The Boston artist has been repping Skull Gang strong and generating a considerable buzz. With Juelz Santana set to be released soon, Tru’s been putting together a joint project that will be released shortly after Santana touches back down
Tru-L means Truest Realist Undisputed Lyricist and in Boston, he’s known as Mattapan’s Goldenboy. In 2013 the re-release of his previous summer mixtape landed him a joint venture. This quickly resulted in the release of Tha General 2 More Hurt Feelingz, released with Diplomat member Juelz Santana and hosted by Dj Skullator.
He’s not just doing music though. Tru’s got a viable acting career, successful clothing line, artists on his own Fatal Entertainment label, and helping to prepare for Juelz’s release. We discussed his latest release, how he joined Skull Gang, a possible collaborative project with Juelz, Kimbella, his acting career, and much more.
Tru-L: The DGB Interview
You have a distinctive delivery. I noticed that you were comfortable with the fast flow too. How did your style develop?
My style developed from me never giving up and constantly working on my craft. I used to write seven songs a day. I was inspired by 2 Pac after hearing how much he used to write.
You’ve been repping Juelz and your Skull Gang affiliation hard while he’s been gone. How did you meet him and come to join Skull Gang?
I met my big homie back in 2005. I was heard by a promoter in Maine at a rap battle at this club name Usia’s. I wasn’t battling that day, I was just going to promote my mixtape New England Patriot. He recognized my name and wanted to hear me rap acapella. Once I got to my 8th bar he stopped me then said I got a show for you to do which led to me being the opening act for Nappy Roots in Portland, Maine.
After I did that show, the next one was me opening up for Juelz Santana. I wasn’t aware that my name was brought up to him by the promoter that booked him when sealing the deal for his performance. This was my first paid show. When I tried to give him my mixtape once he got off stage he took it and was about to sign it. I then stopped him and said no disrespect, I am a fan of your music but I want you to listen to my shit. Like how Cam’ron listened to his. After that, he shook his head with that respect look in his eyes and put it in his pocket. He then said let’s kick it back at the hotel. It was destined to happen. I wasn’t aware, but the promoter placed our rooms directly across from each other.
Once I rapped for Hell Rell & my Dipset OG Blackadon in the Holiday Inn hallway the both went back saying how good I was. The next morning I received a knock at my door saying come on the tour bus and that’s when we started building for me to keep in touch. But it wasn’t until 2015 after us doing so much building over the years that we merged them together making me both that’s where the whole Fatal Family Skull Gang came into play.
Do you interact with other members?
Yes, I interact with everybody from Dipset and the brands under that. All of them are my family for life.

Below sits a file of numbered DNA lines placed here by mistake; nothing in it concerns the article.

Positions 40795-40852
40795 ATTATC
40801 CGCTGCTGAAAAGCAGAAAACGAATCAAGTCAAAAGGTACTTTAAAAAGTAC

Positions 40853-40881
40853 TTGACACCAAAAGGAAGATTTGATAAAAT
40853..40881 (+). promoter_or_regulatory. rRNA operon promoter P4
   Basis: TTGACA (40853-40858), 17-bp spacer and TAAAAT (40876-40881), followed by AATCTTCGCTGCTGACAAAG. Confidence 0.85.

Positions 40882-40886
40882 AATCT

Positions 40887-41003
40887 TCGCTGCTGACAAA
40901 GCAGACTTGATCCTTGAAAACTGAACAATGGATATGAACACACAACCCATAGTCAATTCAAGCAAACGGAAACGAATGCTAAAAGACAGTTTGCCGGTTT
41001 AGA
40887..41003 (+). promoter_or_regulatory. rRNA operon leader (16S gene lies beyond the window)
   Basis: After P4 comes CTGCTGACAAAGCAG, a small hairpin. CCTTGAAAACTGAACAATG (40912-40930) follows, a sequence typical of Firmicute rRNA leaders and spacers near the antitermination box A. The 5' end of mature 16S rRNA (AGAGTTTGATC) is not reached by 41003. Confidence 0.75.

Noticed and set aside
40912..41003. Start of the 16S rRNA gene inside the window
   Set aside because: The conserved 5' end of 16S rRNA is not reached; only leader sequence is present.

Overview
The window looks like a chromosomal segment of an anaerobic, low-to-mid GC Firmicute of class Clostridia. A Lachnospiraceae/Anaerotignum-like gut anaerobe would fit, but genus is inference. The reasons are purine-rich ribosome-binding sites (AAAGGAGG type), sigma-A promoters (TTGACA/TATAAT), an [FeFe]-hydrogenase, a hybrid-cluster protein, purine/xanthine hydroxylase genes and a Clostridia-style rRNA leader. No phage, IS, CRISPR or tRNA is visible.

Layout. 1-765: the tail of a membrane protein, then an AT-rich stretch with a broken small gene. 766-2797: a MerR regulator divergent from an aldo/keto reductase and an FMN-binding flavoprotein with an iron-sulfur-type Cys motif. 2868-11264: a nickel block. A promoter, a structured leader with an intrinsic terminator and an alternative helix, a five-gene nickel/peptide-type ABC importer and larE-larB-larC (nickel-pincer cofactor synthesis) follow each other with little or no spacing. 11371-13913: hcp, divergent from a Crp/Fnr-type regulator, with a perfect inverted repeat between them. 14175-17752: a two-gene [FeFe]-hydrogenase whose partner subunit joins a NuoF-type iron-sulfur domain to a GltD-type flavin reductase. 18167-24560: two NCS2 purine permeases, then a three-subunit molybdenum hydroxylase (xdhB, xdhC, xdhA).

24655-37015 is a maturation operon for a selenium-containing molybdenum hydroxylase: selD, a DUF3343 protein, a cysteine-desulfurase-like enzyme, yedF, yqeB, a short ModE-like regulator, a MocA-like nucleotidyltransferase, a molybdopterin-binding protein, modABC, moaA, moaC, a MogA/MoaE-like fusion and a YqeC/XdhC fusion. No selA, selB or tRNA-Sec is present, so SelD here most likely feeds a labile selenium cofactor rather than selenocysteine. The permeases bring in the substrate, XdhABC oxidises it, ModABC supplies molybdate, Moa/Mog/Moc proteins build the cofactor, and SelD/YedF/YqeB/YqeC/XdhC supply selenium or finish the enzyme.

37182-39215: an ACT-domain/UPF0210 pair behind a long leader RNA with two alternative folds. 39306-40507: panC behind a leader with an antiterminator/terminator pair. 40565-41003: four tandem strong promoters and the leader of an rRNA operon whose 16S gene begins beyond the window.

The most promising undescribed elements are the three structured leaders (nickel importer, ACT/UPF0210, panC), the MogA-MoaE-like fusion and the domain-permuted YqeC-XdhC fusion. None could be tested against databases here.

I know you act. Did I see you on Hulu’s Castle Rock?
Yes, I was in Season 2 which received over 1.76 million views. That was a great experience.
Do you like Stephen King?
Yes, I think he’s a brilliant man at doing what he does best.
What other acting are you doing? Actually, you got a pretty deep bag. What else are you doing in general? I know you got some businesses.
Right now I’m preparing for my next independent film called Bad Gal where I play as a notorious drug lord named Money Man, so look out for that. I’m still pushing my clothing line which is Truology 02126 merchandise which we released next to my debut album Truology: The New Beginning.
How’s Juelz doing? I know you see him regularly. Any updates on his release?
The big homie is great. He’s on his way home this summer with three new notebooks full of rhymes. He’s definitely in good spirits and coming home as a better man before he went in.
Are you dropping an album with Juelz this year?
It’s actually an EP. We don’t have a release date for it yet. It’s definitely coming.
What’s Kimbella really like? It’s been admirable how she’s held him down, along with people like you.
Big sis is such a wonderful person. She’s a great mother and a well-educated businesswoman.
What’s Mattapan like? What’s your involvement in the Boston rap scene?
Mattapan it’s just like any other inner city, it has ups and downs. A’s for the Boston rap scene, I’m heavily involved and it and always willing to support different artists from my city. Especially the OGs that came before me.
You got a deep catalogue. What other projects would you recommend new listeners to check out?
The people can go check out my Pass The Torch Unsigned Talent mixtape series. All 3 volumes are on digital platforms.
Tell us some of your history. What were the things that made you the man you are? What was your early life like?
Just like any average kid from the hood with dreams. Dreams that weren’t of a follower. They could have gone in a different direction if I didn’t remain focused. I have a great mother in my corner.
I see you like including reggae in your music. Is there a different feeling when you make those type of songs?
Absolutely. I love reggae music. My Rastafarian OG Junior Reid brought me into that lane, which was another dream come true.
How’s your community dealing with the national unrest caused by the police’s repeated killing and mistreatment of minorities?
Let’s just say there’s a lot of pain going on from that, with a lot of great people trying the hardest to get things back in order.
How’s Covid-19 effected your career? I know in March you were working on a lot of things at once.
The only thing stopping me during this pandemic is that artists such as myself can’t do shows or concerts. But I’ve still managed to make money and feed my family, all without missing one meal thanks to the man up above.